Tim Collins is one of a very rare breed of politician - a Tory MP elected to the Commons for the first time in the Labour landslide of 1997. And he is an avid Dr Who fan.
Since his election to the Westmorland and Lonsdale seat, Mr Collins has impressed party leaders, and this week he was rewarded by Conservative leader Michael Howard with promotion to the post of shadow education secretary.
As a former special adviser to Mr Howard and a supporter of his bid for the party leadership in 1997 and 2003, Mr Collins is clearly a trusted lieutenant.
Tim Yeo, whose brief had been education and health, was moved sideways to environment. The two briefs have been split so that Mr Collins, who was a shadow education minister, takes charge of the education brief while Andrew Lansley becomes shadow health secretary.
Mr Collins, 40, was described by The Times as "another right-wing Eurosceptic party apparatchik-turned-MP", a reference to his former roles as Mr Howard's adviser, press secretary to John Major and member of the No 10 policy unit.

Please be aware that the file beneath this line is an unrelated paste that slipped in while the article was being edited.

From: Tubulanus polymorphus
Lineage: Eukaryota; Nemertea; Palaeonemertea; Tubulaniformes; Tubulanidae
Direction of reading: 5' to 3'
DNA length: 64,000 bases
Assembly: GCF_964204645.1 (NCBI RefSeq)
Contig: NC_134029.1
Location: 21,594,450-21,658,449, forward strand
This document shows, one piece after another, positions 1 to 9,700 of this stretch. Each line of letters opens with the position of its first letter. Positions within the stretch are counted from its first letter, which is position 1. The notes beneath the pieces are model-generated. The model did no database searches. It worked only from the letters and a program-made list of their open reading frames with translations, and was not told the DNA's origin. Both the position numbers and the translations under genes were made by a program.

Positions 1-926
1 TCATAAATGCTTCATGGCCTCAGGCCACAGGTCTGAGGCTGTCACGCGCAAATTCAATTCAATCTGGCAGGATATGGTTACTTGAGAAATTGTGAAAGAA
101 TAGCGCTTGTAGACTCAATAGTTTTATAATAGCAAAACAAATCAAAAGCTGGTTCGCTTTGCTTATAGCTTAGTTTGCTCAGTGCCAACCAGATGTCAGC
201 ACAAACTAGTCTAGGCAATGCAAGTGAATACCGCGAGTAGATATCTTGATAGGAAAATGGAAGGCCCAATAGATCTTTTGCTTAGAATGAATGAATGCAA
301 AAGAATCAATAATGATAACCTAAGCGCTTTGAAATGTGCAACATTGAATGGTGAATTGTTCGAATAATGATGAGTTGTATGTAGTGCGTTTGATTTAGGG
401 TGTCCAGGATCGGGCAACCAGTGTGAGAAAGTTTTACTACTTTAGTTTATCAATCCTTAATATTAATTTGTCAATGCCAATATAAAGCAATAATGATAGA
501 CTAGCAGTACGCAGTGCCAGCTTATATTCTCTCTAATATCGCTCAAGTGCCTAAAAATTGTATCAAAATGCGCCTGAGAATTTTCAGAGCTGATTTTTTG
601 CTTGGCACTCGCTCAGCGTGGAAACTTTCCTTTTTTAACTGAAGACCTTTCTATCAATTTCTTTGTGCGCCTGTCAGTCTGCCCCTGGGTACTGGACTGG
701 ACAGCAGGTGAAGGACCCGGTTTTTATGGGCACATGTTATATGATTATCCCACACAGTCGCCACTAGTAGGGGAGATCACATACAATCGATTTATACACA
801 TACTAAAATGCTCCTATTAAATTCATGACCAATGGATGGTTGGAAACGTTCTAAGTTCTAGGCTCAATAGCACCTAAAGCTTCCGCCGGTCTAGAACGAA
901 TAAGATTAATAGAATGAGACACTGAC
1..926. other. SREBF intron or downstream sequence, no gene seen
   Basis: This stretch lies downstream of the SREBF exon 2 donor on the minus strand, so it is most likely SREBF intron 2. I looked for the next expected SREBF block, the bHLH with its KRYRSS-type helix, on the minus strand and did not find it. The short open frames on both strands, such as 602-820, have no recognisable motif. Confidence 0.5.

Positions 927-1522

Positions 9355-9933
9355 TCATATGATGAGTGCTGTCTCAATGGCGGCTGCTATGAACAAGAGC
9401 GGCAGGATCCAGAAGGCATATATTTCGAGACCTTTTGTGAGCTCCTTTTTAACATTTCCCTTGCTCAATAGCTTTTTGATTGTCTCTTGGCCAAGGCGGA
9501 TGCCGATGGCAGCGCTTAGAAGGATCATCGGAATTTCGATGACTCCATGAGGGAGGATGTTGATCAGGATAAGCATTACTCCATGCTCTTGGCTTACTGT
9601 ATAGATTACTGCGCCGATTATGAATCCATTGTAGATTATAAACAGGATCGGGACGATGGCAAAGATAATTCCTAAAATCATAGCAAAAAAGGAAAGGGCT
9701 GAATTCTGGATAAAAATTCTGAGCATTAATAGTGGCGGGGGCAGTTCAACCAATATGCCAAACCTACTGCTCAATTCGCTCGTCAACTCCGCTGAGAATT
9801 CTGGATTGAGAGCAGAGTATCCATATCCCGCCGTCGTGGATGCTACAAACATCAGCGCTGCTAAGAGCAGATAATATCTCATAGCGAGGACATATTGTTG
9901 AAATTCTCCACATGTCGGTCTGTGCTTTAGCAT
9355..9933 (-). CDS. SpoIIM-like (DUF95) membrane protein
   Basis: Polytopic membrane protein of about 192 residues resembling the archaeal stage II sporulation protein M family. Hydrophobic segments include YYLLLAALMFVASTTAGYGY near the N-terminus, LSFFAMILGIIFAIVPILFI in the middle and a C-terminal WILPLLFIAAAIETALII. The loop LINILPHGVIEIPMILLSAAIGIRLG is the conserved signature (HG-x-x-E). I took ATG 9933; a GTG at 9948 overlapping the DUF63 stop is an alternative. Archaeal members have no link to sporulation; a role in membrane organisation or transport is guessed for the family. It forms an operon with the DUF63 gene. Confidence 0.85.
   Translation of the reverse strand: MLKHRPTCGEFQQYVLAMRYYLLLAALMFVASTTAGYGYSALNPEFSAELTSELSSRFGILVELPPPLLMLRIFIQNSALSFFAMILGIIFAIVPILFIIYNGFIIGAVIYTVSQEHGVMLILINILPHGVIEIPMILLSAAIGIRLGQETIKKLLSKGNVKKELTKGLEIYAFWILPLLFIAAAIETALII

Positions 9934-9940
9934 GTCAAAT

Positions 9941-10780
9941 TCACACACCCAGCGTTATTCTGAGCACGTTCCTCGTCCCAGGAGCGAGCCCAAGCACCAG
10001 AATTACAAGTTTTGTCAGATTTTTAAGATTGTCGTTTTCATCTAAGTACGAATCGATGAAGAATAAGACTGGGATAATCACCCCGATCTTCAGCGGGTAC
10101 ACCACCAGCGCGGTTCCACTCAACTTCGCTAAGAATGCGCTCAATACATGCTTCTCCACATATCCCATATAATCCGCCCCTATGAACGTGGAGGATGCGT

One of Mr Collins' main tasks will be to come up with a credible higher education policy. This may prove difficult, not least because many in the Conservative Party believe the Government has appropriated the Tories' instinctive policy to make students pay for their higher education through top-up fees.
Mr Collins is a competent Commons performer and once taunted Charles Clarke, the Education Secretary, with claims that Labour had stolen its education policies from the Tories. He shouted: "Let me make clear that this fox has not just been shot, it has been shelled, napalmed and obliterated!"
He comes from a farming family and was educated at the London School of Economics and King's College London. He was a business consultant before going to work for the Conservative Party.